Instead they need to admit that don't know how to hire well and accept to be coached by people who actually put the time to acquire a real expertise.

It's more like going to talk with a psychologue, the first step where you admit that you need help is both the most important and the hardest.

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adam_cyclones profile image
Adam Crockett

I did read your post but I still feel the same, there's Plenty more fish in the sea. Every failed opportunity is a chance to find something better and finally you can't always get what you want, but you get what you need πŸ€—. I'm sorry this happened to you it's good to write about this to vent

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stevewhitmore profile image
Steve Whitmore • Edited on

This hits home. I'd interviewed for a position some years ago and I felt blind the whole time. They told me nothing and I had no idea what to expect. I stood up to leave at one point because the people interviewing me did the same and they just chuckled and said "oh you're not done yet" and I was like, "ok, what's next?". They gave some vague response and then left. Then 2 more groups of 3 came in to interview me. They grilled me on a very specific area that I was only aquainted with. I felt blindsided.

I put partial blame on the recruiter who'd coordinated the interview. I think they misled myself and the interviewers so none of us were on the same page from the start. Needless to say I didn't get the job and honestly probably would've turned down an offer. If that's how they conduct interviews then I'd hate to see how normal business is handled.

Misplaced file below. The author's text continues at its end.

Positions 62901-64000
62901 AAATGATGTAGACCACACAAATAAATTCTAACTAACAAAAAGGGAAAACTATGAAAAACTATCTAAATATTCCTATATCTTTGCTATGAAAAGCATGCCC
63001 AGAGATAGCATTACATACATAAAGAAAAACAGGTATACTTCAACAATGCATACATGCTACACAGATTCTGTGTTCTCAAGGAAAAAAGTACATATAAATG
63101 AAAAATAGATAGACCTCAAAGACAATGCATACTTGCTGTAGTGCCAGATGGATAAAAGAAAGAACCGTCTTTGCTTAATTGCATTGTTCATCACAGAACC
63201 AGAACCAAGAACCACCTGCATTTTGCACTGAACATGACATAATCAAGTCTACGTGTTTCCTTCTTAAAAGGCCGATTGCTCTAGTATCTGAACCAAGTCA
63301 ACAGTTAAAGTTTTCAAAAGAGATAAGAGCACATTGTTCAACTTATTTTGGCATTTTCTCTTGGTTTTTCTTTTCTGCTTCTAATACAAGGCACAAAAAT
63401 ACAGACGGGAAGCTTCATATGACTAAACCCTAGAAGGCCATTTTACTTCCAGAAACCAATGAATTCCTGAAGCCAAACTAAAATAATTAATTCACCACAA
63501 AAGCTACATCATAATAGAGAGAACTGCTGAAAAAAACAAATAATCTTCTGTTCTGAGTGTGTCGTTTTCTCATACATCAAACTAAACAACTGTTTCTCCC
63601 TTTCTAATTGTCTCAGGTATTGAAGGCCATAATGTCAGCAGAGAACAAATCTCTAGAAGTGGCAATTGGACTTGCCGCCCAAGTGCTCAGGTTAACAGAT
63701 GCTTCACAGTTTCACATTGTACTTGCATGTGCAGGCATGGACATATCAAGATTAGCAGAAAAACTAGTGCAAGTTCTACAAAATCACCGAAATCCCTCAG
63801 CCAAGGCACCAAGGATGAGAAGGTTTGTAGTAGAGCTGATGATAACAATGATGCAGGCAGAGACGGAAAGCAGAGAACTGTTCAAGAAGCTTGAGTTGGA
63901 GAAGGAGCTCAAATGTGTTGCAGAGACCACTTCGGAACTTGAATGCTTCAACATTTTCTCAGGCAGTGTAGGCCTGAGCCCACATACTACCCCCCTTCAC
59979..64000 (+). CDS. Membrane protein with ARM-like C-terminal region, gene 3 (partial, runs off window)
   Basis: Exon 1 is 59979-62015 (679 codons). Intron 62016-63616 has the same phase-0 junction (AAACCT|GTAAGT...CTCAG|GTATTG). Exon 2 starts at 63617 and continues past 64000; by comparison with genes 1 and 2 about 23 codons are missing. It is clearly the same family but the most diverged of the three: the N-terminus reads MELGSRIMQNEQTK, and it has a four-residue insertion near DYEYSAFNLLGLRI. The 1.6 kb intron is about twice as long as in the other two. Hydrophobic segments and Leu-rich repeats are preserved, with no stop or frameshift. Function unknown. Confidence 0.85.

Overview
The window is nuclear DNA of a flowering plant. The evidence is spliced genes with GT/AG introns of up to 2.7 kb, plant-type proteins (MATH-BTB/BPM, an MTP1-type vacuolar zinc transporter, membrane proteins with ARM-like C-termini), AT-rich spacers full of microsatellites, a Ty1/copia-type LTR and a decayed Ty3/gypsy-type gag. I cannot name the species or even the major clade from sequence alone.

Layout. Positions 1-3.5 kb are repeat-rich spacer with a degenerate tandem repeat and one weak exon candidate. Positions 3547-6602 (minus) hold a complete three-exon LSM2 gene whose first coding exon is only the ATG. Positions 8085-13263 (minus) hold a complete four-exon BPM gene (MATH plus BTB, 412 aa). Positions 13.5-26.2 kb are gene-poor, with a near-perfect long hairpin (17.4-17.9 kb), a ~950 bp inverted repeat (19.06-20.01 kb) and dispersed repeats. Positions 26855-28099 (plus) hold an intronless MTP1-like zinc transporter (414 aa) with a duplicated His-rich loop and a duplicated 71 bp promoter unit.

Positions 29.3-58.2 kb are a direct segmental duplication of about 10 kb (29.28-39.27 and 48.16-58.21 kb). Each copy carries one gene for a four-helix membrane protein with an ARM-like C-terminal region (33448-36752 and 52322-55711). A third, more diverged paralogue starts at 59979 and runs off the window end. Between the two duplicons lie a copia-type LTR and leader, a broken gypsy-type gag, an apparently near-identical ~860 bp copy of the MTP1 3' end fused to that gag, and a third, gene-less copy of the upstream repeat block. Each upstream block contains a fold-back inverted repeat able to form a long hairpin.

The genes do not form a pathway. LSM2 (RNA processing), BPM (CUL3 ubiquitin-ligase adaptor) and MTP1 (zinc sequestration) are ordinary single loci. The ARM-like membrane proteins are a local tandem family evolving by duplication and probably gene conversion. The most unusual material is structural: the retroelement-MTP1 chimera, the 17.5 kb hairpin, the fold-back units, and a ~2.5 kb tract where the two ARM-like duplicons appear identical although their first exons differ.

On a related note; the interview process is broken in many ways for software developers in general. I say, don't waste everyone's time having the interviewee solve algorithms or some such nonsense. Maybe if you're a brand new developer but not for someone with a few years under their belt. Make a mock PR to address a bug to emulate a real world scenario.

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divyakshshukla profile image
Divyaksh

Feedback is indeed an integral part of the interview. It helps you reflect on your strengths and weaknesses. I have been through few interviews where the at the end of the interview round the interviewer asked me (interviewee) for a review, but when I asked them for an interview they said that they cannot say anything as per company policy and the talent acquisition person would tell me about the feedback, which was either nothing very specific or a made-up story. I don't like that as I don't get to reflect on my mistakes and work on them.

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theaccordance profile image
Joe Mainwaring

Given that they can't always provide feedback, be mindful that sometimes, there's nothing you should improve upon. Sometimes, you were never the correct fit and they should have not wasted your time.

Generally speaking, I self-reflect and look for improvements, but I'm not always searching deep within my soul for ground-shaking answers.